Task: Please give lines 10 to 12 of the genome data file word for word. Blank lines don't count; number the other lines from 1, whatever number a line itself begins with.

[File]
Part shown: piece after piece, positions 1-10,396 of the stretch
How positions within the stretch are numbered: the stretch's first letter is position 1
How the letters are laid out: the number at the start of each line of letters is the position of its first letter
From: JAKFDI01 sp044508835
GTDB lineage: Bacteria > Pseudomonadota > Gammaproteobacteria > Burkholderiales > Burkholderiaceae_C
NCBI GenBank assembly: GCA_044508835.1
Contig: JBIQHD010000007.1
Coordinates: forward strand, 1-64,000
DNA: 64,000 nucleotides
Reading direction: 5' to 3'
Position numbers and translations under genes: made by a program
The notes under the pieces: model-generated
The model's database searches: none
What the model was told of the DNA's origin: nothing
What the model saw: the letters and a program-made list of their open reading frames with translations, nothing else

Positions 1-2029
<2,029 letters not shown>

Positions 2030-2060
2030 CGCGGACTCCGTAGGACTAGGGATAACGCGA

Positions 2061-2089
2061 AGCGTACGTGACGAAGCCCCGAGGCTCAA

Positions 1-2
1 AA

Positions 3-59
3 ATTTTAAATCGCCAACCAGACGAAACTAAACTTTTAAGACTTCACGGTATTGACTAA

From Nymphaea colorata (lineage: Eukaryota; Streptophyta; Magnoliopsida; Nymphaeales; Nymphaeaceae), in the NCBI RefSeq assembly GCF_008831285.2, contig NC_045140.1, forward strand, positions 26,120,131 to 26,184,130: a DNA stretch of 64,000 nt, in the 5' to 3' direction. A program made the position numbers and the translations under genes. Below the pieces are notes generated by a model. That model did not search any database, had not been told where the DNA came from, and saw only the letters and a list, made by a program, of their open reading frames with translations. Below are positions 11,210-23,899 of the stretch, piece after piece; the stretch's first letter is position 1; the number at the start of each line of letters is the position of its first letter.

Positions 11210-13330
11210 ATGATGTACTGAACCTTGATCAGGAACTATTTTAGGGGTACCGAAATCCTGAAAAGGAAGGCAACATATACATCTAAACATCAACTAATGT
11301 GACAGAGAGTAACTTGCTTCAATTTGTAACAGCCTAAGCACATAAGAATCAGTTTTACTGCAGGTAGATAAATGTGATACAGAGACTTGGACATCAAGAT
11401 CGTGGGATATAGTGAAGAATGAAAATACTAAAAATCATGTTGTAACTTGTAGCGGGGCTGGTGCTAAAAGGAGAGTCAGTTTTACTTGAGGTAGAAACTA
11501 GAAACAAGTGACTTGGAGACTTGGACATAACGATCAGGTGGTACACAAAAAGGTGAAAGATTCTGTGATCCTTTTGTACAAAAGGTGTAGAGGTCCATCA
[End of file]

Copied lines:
Reading direction: 5' to 3'
Position numbers and translations under genes: made by a program
The notes under the pieces: model-generated